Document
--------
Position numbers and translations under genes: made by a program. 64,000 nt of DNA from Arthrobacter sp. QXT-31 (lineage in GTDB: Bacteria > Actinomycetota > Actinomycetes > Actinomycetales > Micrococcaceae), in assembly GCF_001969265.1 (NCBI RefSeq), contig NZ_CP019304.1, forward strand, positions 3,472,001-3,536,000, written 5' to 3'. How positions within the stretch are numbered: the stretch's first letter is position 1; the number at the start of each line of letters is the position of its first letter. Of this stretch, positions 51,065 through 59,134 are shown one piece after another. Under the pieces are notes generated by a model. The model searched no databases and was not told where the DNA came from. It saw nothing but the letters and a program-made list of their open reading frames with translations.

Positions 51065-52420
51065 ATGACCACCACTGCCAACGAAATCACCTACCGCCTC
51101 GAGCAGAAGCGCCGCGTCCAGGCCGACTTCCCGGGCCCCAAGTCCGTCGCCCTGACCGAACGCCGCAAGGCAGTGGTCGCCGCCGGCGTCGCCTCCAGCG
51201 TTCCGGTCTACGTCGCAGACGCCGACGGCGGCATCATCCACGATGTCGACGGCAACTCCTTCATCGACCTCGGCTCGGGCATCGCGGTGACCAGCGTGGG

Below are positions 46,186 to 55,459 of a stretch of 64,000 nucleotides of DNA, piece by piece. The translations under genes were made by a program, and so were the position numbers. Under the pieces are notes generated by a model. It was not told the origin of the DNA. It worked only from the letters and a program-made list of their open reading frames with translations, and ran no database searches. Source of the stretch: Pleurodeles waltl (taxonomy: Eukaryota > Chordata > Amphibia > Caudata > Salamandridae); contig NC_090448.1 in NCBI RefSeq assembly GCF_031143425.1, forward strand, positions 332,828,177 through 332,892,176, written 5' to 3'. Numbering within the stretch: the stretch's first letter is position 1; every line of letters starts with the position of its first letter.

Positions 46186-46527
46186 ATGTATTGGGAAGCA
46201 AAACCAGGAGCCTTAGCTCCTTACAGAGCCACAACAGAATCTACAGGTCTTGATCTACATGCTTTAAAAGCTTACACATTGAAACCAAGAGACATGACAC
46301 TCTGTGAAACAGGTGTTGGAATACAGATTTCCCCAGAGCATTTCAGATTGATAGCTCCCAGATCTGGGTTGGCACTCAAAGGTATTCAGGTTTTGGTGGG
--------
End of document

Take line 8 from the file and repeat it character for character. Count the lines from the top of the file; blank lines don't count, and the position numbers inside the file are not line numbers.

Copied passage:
46186 ATGTATTGGGAAGCA